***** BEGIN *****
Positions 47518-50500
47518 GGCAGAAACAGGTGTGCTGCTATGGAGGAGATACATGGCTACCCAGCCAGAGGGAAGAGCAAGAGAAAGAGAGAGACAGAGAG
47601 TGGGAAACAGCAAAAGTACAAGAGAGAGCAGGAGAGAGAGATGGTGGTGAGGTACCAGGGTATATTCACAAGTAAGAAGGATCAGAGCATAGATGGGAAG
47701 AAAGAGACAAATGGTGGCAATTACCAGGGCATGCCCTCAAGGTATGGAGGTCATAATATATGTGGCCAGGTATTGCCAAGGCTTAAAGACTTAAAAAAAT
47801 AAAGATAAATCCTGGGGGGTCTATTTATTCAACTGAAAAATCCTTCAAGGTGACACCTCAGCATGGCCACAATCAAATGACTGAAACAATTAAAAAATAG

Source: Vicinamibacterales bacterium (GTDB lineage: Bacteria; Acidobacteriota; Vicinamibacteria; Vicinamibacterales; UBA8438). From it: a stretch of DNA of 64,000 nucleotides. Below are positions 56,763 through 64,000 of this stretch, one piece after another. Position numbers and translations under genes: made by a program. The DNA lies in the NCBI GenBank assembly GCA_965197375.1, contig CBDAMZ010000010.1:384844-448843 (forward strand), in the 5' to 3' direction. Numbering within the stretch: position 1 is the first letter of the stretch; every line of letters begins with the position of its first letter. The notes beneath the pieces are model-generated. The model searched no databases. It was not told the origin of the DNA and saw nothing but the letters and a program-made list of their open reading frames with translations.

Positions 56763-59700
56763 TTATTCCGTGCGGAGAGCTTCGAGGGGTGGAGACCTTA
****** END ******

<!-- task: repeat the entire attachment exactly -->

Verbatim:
Positions 47518-50500
47518 GGCAGAAACAGGTGTGCTGCTATGGAGGAGATACATGGCTACCCAGCCAGAGGGAAGAGCAAGAGAAAGAGAGAGACAGAGAG
47601 TGGGAAACAGCAAAAGTACAAGAGAGAGCAGGAGAGAGAGATGGTGGTGAGGTACCAGGGTATATTCACAAGTAAGAAGGATCAGAGCATAGATGGGAAG
47701 AAAGAGACAAATGGTGGCAATTACCAGGGCATGCCCTCAAGGTATGGAGGTCATAATATATGTGGCCAGGTATTGCCAAGGCTTAAAGACTTAAAAAAAT
47801 AAAGATAAATCCTGGGGGGTCTATTTATTCAACTGAAAAATCCTTCAAGGTGACACCTCAGCATGGCCACAATCAAATGACTGAAACAATTAAAAAATAG

Source: Vicinamibacterales bacterium (GTDB lineage: Bacteria; Acidobacteriota; Vicinamibacteria; Vicinamibacterales; UBA8438). From it: a stretch of DNA of 64,000 nucleotides. Below are positions 56,763 through 64,000 of this stretch, one piece after another. Position numbers and translations under genes: made by a program. The DNA lies in the NCBI GenBank assembly GCA_965197375.1, contig CBDAMZ010000010.1:384844-448843 (forward strand), in the 5' to 3' direction. Numbering within the stretch: position 1 is the first letter of the stretch; every line of letters begins with the position of its first letter. The notes beneath the pieces are model-generated. The model searched no databases. It was not told the origin of the DNA and saw nothing but the letters and a program-made list of their open reading frames with translations.

Positions 56763-59700
56763 TTATTCCGTGCGGAGAGCTTCGAGGGGTGGAGACCTTA